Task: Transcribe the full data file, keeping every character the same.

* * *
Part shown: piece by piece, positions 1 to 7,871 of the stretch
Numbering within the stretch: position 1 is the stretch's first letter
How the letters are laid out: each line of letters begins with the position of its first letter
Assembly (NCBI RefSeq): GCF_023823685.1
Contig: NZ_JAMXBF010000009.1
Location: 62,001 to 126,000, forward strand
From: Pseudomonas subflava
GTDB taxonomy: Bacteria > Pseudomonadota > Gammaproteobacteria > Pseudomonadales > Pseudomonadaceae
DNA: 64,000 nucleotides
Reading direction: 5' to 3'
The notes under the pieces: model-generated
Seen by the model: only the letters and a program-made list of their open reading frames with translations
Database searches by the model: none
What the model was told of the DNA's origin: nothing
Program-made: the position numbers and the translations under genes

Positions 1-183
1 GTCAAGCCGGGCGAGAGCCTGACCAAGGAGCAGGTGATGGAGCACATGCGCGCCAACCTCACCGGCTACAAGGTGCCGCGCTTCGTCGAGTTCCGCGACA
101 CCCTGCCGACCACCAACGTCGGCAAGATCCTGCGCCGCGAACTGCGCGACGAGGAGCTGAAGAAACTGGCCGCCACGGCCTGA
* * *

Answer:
Part shown: piece by piece, positions 1 to 7,871 of the stretch
Numbering within the stretch: position 1 is the stretch's first letter
How the letters are laid out: each line of letters begins with the position of its first letter
Assembly (NCBI RefSeq): GCF_023823685.1
Contig: NZ_JAMXBF010000009.1
Location: 62,001 to 126,000, forward strand
From: Pseudomonas subflava
GTDB taxonomy: Bacteria > Pseudomonadota > Gammaproteobacteria > Pseudomonadales > Pseudomonadaceae
DNA: 64,000 nucleotides
Reading direction: 5' to 3'
The notes under the pieces: model-generated
Seen by the model: only the letters and a program-made list of their open reading frames with translations
Database searches by the model: none
What the model was told of the DNA's origin: nothing
Program-made: the position numbers and the translations under genes

Positions 1-183
1 GTCAAGCCGGGCGAGAGCCTGACCAAGGAGCAGGTGATGGAGCACATGCGCGCCAACCTCACCGGCTACAAGGTGCCGCGCTTCGTCGAGTTCCGCGACA
101 CCCTGCCGACCACCAACGTCGGCAAGATCCTGCGCCGCGAACTGCGCGACGAGGAGCTGAAGAAACTGGCCGCCACGGCCTGA